Friday, 15 February 2013
Executive Function Brief Conceptualisation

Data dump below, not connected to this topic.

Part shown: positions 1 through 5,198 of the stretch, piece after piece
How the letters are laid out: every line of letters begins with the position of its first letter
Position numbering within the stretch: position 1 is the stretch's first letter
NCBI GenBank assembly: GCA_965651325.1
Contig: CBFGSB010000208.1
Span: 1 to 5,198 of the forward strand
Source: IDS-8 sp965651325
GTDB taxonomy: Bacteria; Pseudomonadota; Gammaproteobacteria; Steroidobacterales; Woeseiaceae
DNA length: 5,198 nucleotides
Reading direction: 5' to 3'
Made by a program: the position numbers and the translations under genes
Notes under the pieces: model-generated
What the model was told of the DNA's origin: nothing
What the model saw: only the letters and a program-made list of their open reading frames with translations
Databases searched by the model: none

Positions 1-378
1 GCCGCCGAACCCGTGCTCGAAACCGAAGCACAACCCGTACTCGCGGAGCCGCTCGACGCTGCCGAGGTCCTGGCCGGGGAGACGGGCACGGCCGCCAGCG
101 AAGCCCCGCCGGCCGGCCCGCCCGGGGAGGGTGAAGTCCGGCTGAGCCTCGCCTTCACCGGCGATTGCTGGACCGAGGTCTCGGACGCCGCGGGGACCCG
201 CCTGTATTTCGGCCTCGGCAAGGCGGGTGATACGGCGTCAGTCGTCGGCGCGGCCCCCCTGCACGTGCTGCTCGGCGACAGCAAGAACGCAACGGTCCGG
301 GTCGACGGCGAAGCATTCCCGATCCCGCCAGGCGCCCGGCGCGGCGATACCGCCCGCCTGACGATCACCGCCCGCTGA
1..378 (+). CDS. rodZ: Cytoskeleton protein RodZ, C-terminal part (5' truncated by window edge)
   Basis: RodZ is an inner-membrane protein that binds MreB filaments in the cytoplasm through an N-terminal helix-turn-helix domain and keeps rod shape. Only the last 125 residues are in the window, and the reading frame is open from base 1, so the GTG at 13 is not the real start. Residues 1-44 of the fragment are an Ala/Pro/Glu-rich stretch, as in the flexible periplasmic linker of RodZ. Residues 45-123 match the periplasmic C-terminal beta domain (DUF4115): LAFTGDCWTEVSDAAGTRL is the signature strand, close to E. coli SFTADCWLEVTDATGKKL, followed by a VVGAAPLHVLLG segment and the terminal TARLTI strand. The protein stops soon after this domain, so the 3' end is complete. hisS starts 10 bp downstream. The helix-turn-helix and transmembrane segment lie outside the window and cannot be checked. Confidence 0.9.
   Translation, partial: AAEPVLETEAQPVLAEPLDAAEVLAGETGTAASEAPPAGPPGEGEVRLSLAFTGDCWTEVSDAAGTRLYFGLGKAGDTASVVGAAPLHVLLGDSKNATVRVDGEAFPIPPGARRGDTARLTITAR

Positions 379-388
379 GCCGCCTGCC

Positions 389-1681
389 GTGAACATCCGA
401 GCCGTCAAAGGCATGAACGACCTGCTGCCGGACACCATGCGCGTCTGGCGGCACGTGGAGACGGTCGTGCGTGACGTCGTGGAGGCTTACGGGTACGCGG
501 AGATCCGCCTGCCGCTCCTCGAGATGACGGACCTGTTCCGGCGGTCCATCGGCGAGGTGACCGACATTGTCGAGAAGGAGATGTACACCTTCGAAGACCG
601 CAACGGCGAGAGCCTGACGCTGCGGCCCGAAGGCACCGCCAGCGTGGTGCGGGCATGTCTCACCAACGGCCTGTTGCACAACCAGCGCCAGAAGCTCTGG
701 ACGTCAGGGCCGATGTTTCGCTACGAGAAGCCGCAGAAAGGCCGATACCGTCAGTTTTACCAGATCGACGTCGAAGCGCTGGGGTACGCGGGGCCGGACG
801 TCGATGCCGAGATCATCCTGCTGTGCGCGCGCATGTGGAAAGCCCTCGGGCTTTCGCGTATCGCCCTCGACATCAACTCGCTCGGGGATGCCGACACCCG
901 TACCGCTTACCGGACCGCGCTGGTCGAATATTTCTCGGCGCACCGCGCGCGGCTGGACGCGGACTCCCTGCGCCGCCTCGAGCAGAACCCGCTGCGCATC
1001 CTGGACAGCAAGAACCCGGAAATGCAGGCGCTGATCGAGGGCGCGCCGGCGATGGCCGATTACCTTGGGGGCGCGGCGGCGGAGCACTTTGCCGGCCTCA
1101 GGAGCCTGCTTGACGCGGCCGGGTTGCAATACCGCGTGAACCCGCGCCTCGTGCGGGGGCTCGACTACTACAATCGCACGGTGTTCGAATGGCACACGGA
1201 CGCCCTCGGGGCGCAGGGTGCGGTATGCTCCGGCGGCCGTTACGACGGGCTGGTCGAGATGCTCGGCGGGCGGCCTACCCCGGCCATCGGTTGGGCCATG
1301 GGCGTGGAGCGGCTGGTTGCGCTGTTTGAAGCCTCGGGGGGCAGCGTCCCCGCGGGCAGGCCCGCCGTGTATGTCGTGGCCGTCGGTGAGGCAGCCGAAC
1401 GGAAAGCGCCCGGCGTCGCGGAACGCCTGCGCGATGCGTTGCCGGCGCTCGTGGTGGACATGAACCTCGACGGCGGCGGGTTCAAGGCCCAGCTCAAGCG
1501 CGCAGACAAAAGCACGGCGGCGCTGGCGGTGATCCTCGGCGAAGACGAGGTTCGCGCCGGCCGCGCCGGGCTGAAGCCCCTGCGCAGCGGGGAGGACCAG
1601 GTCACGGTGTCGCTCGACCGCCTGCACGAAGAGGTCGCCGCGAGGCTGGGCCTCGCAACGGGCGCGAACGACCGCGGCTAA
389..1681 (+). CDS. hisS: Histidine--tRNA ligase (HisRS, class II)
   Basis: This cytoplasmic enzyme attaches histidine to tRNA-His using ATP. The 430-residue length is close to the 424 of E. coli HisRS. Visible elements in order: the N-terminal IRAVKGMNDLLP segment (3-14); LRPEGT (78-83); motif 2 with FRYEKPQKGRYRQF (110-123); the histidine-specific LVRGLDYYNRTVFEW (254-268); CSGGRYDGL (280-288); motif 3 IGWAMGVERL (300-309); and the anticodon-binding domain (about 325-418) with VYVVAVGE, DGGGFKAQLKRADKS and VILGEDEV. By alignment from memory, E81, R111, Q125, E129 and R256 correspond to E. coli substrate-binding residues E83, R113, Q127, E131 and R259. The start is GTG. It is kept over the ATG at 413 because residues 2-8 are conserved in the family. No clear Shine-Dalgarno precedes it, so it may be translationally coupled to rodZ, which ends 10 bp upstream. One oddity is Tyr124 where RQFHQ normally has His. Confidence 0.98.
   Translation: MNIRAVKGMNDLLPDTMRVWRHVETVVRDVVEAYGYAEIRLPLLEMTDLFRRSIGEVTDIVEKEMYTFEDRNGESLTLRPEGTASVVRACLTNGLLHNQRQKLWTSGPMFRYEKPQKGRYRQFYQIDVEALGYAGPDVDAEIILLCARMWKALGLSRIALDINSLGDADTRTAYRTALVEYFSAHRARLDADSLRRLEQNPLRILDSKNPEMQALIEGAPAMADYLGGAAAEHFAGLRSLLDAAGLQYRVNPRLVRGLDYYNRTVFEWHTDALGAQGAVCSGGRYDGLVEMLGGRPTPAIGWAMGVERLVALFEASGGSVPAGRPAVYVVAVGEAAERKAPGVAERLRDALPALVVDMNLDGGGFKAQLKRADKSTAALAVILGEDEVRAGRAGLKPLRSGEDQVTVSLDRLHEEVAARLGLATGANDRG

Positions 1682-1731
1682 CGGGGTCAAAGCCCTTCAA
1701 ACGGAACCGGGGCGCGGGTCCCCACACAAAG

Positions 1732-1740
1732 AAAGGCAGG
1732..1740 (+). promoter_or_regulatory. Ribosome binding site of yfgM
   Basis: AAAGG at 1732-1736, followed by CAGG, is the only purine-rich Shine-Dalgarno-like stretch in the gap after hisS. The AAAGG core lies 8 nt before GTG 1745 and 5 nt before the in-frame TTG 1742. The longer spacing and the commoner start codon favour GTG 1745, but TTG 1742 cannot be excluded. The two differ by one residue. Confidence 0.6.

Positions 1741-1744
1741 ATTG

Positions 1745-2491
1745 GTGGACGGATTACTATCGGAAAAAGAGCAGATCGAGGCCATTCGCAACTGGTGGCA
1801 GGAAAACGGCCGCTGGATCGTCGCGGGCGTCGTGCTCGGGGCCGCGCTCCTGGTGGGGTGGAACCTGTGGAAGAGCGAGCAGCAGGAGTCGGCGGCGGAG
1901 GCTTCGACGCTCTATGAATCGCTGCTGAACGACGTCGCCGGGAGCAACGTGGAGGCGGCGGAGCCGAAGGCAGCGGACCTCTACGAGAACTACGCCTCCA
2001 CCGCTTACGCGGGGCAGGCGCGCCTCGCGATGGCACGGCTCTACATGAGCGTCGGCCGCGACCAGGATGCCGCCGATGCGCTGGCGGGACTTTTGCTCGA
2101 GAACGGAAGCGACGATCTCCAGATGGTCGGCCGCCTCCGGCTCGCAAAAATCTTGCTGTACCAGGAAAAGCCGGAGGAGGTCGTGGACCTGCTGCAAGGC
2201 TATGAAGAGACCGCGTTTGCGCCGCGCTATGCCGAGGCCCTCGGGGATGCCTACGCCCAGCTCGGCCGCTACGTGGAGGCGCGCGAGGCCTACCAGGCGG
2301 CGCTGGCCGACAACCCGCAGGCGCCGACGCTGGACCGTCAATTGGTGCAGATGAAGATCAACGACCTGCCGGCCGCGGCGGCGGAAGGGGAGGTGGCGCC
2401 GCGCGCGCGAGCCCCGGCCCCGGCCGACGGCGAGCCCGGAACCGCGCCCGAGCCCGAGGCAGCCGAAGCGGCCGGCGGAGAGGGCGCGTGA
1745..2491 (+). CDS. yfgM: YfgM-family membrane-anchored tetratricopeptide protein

Executive function is sometimes thought of as the functional equivalent of the frontal lobes. In 1982 Cummings proposed a fronto-straital circuits account of executive functioning and how it relates to structural circuits between the straitum located subcortically as part of the input to the basal ganglia, and the frontal lobes. In terms of executive function three specific areas are important within the fronto-straital circuits: the dorsolateral prefrontal cortex, which is typically concerned with tradional executive functions of planning, organisation and regulation. The orbitofrontal cortex (behind the orbits of the eye sockets) is more concenred with inhibition and decision making and social cogntion. Whilst the anterior cingulate is concerned with motivation. Dr Simon Gerhand of Bristol's Frenchay Brain Injury Rehabilitation Centre, practically summarises executive tests into the following: Executive function test types. Generativety: verbal fluency, design fluency. These are probably the only executive tests which lateralise. Planning: Tower test, zoo map test, Key search test, SET. Judgement: cognitive estimates, 20 questions, temporal judgement. Inhibition: Stroop, Hayling. Mental flexibility: Trails, Brixton, rule shift, WCST. Social-emotional: Baron Cohen E-Q and faux pas (not standardised) A way of remembering these dichotomies is: 'GP Jim's' model of executive function tests.